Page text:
In dealing with death, this quote from Forster's novel has application/relvance to Salinger's novel:
“But it struck him that people are not really dead until they are felt to be dead. As long as there is some misunderstanding about them, they possess a sort of immortality.”
In Salinger's novel, Holden remains attached to his dead brother Allie and, to some extent, fixated by him. Holden keeps Allie's memory alive in his thinking, speaking to Allie sometimes. When Holden writes an essay for Stradlater, he chooses Allie's baseball glove as the subject of the essay. When Holden feels as if he is disappearing on the sidewalk, he calls on Allie to save him.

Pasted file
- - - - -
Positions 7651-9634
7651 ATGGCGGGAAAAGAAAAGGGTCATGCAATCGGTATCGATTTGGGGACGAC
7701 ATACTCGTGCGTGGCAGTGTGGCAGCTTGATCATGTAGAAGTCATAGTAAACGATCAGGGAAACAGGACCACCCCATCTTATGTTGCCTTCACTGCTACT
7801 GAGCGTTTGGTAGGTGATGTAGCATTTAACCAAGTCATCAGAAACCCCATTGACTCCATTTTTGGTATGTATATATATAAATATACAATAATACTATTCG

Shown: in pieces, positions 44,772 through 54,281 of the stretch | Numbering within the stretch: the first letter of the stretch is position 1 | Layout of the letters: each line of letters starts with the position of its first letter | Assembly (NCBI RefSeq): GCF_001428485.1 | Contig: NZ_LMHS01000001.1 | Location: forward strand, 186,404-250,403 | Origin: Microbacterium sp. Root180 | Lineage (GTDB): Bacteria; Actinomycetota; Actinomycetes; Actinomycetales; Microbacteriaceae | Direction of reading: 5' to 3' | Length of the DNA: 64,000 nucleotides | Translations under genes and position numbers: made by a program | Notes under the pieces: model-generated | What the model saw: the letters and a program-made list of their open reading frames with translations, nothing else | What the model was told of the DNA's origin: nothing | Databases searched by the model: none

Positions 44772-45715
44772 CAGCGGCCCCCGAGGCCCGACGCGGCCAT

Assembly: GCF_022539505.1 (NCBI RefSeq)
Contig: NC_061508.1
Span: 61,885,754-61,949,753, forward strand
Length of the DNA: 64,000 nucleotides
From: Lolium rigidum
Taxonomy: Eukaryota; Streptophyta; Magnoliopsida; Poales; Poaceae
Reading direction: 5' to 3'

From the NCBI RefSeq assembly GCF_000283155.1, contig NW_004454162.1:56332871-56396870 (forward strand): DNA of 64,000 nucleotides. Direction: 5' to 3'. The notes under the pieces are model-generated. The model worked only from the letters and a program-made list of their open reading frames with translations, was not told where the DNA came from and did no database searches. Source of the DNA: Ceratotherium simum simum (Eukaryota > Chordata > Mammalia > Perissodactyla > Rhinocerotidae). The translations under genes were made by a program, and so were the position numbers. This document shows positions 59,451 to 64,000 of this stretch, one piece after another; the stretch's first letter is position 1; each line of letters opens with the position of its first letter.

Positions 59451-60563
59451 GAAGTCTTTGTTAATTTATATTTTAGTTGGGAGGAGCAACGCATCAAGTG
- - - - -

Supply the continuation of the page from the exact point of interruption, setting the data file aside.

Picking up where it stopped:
This connection certainly relates to the quote from Forster's novel. Holden's grief over his brother seems to keep him in a state of mourning or psychological suppression. Until Holden comes to terms with the loss of his brother, he will probably continue to fixate on the past; on innocence (and its inevitable loss).
We can take this dynamic to be one of the underlying themes of Holden's character and the (potential) source of much of his conflict and turmoil.